Lawsuit: Dodgers Players Prefer 'White, Young, Thin' Flight Attendants

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Two United Airlines flight attendants claim in a lawsuit filed last week that they were passed over for the assignment of working on charter flights for the Los Angeles Dodgers because the players prefer a “certain look” for flight attendants.

As reported by the Los Angeles Times, that certain look is outlined in the lawsuit as “white, young, thin women who are predominately blond and blue-eyed.”

In a lawsuit filed Wednesday in Los Angeles County Superior Court, Dawn Todd, who is 50 years old and Black, and Darby Quezada, a 44-year-old of Mexican, Black and Jewish decent, alleged harassment and/or discrimination based on race, national origin, religion and age in regard to the staffing of United’s charter flights for the Dodgers and their treatment by coworkers on those flights.

The Dodgers are not named as defendants in the lawsuit, and the organization does not comment on any pending litigation, regardless, a team spokesman told the Times..

United responded to questions from the Times by stating in an email, “United fosters an environment of inclusion and does not tolerate discrimination of any kind,. We believe this lawsuit is without merit and intend to defend ourselves vigorously.”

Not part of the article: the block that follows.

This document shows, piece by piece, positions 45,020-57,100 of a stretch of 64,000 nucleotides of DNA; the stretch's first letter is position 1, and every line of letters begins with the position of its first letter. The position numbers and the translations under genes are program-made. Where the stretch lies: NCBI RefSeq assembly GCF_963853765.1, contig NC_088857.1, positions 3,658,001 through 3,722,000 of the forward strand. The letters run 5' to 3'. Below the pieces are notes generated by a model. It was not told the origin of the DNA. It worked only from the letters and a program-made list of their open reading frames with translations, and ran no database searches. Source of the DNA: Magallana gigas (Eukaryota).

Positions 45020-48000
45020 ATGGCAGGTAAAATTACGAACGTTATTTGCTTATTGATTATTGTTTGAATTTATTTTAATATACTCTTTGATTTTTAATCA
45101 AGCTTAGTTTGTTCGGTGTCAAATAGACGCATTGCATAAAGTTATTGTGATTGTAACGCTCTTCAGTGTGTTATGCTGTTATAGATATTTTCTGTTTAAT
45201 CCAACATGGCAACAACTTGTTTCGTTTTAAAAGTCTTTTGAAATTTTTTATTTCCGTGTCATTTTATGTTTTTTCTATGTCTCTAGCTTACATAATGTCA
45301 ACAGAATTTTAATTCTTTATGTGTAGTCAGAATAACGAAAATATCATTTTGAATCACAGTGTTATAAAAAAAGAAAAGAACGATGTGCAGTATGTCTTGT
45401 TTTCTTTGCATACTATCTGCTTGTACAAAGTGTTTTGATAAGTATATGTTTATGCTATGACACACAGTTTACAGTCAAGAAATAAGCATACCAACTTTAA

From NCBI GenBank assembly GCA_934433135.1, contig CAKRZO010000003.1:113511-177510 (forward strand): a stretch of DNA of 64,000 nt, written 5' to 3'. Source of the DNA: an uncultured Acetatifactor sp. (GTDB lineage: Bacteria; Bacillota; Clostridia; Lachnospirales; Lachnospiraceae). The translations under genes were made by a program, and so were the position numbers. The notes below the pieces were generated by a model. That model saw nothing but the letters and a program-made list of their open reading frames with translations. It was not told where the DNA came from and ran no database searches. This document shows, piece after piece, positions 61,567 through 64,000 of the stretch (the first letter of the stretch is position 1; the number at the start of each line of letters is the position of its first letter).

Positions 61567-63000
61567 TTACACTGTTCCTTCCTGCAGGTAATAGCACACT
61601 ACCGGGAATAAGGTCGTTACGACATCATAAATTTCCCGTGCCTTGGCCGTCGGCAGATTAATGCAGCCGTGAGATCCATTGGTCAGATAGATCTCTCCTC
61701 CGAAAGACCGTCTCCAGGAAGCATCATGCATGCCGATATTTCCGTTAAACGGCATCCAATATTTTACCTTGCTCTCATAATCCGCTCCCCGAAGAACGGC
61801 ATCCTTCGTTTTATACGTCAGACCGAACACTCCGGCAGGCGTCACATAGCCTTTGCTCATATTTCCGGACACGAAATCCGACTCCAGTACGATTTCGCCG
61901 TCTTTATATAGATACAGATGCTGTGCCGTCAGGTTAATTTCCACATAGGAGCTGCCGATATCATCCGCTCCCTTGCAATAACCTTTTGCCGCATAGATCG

Chuck Schilken of the Times reported that Todd and Quezada both have worked for United for more than 15 years and had spent more than a decade trying to join the airline’s program that staffs the Dodgers’ flights. Such assignments can bring attendants up to three times the compensation and of typical assignments, as well as other perks, because of longer flight times.

“Plaintiffs had the necessary experience and qualifications,” the lawsuit states, “but their requests were dismissed and rejected because Plaintiffs were not white.”

According to Schilken's report, two other United flight attendants sued the airline in 2020 for allegedly staffing teams’ flights with “young, white, female, and predominately blond/blue-eyed” flight attendants. The case was settled out of court in March 2021 and led the way for Todd and Quesada to become members of the Dodgers charter flight program, according to the current lawsuit, but only “after extensive interviews.”

The lawsuit claims that “things changed again in 2022 when several white United flight attendants were added to the ‘dedicated crew.’ But, unlike Todd and Quezada, these white United flight attendants did not have to interview for these coveted positions.

“Instead, these white flight attendants were blatantly selected by United’s management ... because of how they looked: they are white, young, thin women who are predominately blond and blue-eyed. When Todd and Quezada asked United why certain flight attendants were added ... without having to interview like they did, Todd and Quezada were told that these white flight attendants fit a ‘certain look’ that the Dodgers players liked.”

The lawsuit states that Todd and Quezada started receiving fewer assignments to Dodgers flights ended up being demoted within the program, and Quezada eventually was removed “without any justification.”

Todd and Quezada are seeking a jury trial and an unspecified amount in damages, Schilken reported.

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